Book Review for “The Click of the Gate” by Alice Campbell.
Summary: “Clare – her Clare – was gone. Mystery in Paris! A disappearance as surprising and baffling as if it had been done by magic. A young girl, barely fifteen, beautiful yet shy and under constant protection, disappears in the one moment that is offered. Between the click of a garden gate and the opening of a door. Fifteen seconds! The quiet dispatch of the affair was its most appalling feature. No struggle, no outcry. She had vanished into the thin air with a finality that shocked and puzzled. As the story unfolds a note of sinister intrigue enters in and violence heightens the plot. Charnwood, the Englishman who loves the girl’s mother, works in the dark, as do the Paris police. But the key to the solution lies close to all the characters in the story. This is a fascinating tale of disappearance, murder and adventure-a thriller even for calloused students of crime.”
Age: Adult; Genres: Mystery, Crime, Fiction; Settings: Contemporary; France – Paris (mostly); Other Categories: Novel, Re-Release, Classics, Thriller, Vintage.
First of all, according to Goodreads, this book is 409 pages long which means it qualifies for the Big Book Summer Challenge (and here I thought my reading Fannie Flagg’s “Standing in the Rainbow” would be my only big book of the summer)! But you see, I didn’t notice that when I decided to pick up this book. As my regular readers know, I recently read “Water Weed” by Alice Campbell, which was one of two books that was sent to me by Dean Street Press. I was so impressed with the writing that I had to get straight onto this one. No, they’re not part of a series; none of the characters from that novel have anything to do with the plot or characters in this one. To be honest, I find this to be refreshing, and a bit more creative than a series, although both have their pros and cons.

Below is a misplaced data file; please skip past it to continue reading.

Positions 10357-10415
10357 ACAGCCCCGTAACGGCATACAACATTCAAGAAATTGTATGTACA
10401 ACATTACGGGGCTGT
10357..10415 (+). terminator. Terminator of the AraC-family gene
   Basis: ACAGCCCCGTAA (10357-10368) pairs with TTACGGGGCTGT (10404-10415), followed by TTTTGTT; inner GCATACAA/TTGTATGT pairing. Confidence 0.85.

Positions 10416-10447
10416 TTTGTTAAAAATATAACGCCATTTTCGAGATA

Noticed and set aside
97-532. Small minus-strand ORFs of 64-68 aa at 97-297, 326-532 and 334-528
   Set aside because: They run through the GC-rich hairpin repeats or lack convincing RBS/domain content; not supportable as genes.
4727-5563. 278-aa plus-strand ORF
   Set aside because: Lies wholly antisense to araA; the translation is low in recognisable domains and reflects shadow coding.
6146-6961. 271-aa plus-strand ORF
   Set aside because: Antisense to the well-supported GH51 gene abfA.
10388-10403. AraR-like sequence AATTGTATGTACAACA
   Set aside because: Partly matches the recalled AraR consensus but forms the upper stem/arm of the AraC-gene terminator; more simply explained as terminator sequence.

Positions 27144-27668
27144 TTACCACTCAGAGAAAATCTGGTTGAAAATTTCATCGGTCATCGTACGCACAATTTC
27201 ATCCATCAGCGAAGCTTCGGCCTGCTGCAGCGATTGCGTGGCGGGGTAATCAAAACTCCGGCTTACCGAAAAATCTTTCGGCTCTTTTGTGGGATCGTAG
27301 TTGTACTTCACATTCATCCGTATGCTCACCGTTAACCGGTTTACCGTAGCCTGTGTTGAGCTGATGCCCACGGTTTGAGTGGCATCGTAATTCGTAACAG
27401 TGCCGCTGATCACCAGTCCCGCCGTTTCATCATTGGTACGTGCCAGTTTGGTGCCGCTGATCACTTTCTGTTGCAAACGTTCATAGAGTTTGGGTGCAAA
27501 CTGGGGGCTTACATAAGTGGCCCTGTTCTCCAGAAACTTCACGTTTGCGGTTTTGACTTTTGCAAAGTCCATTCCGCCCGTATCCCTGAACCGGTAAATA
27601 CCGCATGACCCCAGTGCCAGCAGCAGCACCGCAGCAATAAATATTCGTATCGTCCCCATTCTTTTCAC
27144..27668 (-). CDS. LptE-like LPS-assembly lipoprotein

One absolutely definite pro with this book has got to be how Campbell writes. I was already impressed with the first book of hers I read, but this one really sealed the deal for me. Not only was this book even more evocative in its language and descriptions, but we get to the crime much earlier on in the book (which was a drawback for me with that other novel). This means we can get right to trying to figure out who done it, and why. This is where the other big pro comes in – Campbell’s (increased) ability to know how to build the suspense. Obviously, this means that we need quite a few red herrings, and some twists to go with them, and Campbell certainly gives us much of both of these. That said, there was one twist that I guessed long before it was revealed, but at one point Campbell actually had me doubting my own initial instincts on that bit, which slightly waylaid my ability to give myself full credit for figuring it out before the characters.